how to dual boot Ubuntu and Win 7 on Macbook Pro
I picked up a Macbook Pro 9.2 recently and want to dual boot Xubuntu 12.10 and Windows 7 Pro (both 64 bit), but have been having a bit of trouble. All of this EFI booting and GPT partitioning is new to me. If you're wondering why I got a Mac to begin with, it's because of the build quality, compactness, and 16:10 screen aspect ratio, but no other reason...
I used to have no problem dual booting the same two OS'es on my older Dell laptop.
I would like to retain the EFI booting and GPT partitioning scheme. I would prefer NOT to use any sort of hybrid partitioning schemes, or even rEFIt or rEFIrd unless absolutely necessary.
I'll forgo my long list of things I've already tried for now. Any tips on partitioning, and the recommended install processes are appreciated.
I'm mostly confused as to how I should partition the disk, what tool I should use to partition the disk, which OS I should install first, and how to get the bootloader to appear and work properly.
I haven't much experience with EFI. In general, you should first install windows, and thereafter linux (as windows' bootloader does not find other os-s).
In your current case, I would first run ubuntu (or whatever modern EFI-aware distro) live, and partition the harddrive with parted (fdisk does not allow gpt partitions). Thereafter I would install windows on one (or more) of these partitions. Finally, I would put linux on the rest of the disk.
The trick is to configure EFI bootloader correctly. I am pretty sure the modern distros do it, but haven't experimented with dual boot. Take a look at the command "efibootmgr".
Perhaps it helps.
I'm generally aware that typical installations go better when Windows is installed first, then linux second. That's how I've always dual booted my older laptops with BIOS and MBR schemes. What's hanging me up now is the combination of GPT partitioning and the EFI boot process. Both are new to me.
Windows 7 Pro 64-bit is GPT and EFI aware. I installed it first, it recognized the EFI, and used GPT partitioning by default. The problem was that the Xubuntu 12.10 installer had no idea what was going on when it saw my disk. It simply thought the entire disk was empty unpartitioned space...
This made me think 1 of 2 things:
1) the Xubuntu installer still has a bit to learn about detecting the current state of things or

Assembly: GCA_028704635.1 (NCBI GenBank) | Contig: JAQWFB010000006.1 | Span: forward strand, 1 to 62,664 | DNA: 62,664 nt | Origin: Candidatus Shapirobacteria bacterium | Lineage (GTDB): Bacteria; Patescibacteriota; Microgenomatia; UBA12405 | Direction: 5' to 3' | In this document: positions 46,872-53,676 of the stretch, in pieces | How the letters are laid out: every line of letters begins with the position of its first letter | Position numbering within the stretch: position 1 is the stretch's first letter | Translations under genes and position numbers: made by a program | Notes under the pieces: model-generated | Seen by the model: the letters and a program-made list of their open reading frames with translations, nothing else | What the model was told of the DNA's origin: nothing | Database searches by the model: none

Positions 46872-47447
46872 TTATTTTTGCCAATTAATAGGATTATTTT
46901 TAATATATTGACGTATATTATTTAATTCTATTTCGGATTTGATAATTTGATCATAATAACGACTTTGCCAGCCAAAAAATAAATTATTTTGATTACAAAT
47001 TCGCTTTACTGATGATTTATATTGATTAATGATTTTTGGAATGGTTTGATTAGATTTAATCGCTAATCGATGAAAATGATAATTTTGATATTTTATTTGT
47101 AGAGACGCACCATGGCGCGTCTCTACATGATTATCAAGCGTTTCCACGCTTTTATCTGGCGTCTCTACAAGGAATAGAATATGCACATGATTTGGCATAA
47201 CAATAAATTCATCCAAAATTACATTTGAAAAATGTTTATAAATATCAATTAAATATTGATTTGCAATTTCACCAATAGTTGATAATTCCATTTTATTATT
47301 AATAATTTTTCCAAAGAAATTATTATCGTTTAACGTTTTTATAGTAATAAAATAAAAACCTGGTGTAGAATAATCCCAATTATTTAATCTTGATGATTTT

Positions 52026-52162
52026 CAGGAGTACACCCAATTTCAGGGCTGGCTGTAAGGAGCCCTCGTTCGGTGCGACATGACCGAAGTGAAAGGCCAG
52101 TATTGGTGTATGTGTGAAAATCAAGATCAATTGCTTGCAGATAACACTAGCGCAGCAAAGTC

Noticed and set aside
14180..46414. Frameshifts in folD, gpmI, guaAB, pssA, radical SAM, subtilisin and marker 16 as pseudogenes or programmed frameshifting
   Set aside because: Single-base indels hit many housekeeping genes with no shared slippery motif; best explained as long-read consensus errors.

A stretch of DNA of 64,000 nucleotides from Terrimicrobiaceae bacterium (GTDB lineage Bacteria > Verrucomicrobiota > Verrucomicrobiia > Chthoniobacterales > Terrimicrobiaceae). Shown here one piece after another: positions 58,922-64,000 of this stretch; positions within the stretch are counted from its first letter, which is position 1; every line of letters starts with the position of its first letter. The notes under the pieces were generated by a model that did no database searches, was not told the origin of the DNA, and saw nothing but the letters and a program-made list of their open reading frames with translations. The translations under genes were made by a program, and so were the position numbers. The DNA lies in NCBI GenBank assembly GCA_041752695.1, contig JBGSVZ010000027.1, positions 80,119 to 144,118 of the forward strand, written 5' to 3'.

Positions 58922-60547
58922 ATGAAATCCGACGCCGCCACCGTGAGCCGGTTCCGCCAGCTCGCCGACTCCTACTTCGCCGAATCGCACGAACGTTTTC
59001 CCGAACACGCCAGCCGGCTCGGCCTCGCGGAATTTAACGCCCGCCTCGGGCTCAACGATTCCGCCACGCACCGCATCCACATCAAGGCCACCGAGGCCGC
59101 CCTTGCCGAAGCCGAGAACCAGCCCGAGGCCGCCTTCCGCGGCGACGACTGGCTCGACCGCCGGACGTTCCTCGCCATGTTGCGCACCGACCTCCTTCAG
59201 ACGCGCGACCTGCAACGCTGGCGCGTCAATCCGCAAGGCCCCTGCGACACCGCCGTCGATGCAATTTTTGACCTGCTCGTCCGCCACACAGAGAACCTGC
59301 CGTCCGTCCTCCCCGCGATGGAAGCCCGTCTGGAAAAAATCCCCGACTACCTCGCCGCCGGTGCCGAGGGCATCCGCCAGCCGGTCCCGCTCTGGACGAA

2) I'm missing some critical step in the setup or layout of my hard disk partitioning before I even put the Xubuntu install disk in...but I'm not sure what that is.
I'm also not real sure about configuring the default Mac EFI bootloader, but I suspect this is something that would be done after both OS'es are installed?
---> forward a few days <---
When I tried to install Xubuntu first, the partitioning and install went fine, but then the EFI bootloader did not detect my install on my first boot. Perhaps I need a special EFI install of Xubuntu? Not sure how to do this, and if it will then be possible to install Windows second sucessfully.
Have no experience with (x)ubuntu 12.10. 12.04 recognizes EFI and plays well with it. I had similar issues with 11.10 on a lenovo laptop -- tried 12.04 (too unstable then), made GPT partitions, and later had a lot of trouble when throwing 11.10 on top of it. Installation went fine, but then I spent hours to get it to boot.
The key was to use "grub-efi" to actually write the bootloader to the efi partition (or whatever is written there), and thereafter to use "efibootmgr" to tell EFI what is available and how the boot order will look like. AFAIR, there are two versions of grub, you have to install the efi-version, which behaves exactly like BIOS version, just it can talk all this new EFI stuff. You may try to play around with these programs manually.
Perhaps it helps.
OK, so to get things rolling I pretty much followed Rod's Books procedure here:
I started with the section titled "Installing Ubuntu" in which I restored OS-X Mountain Lion onto a small partition first.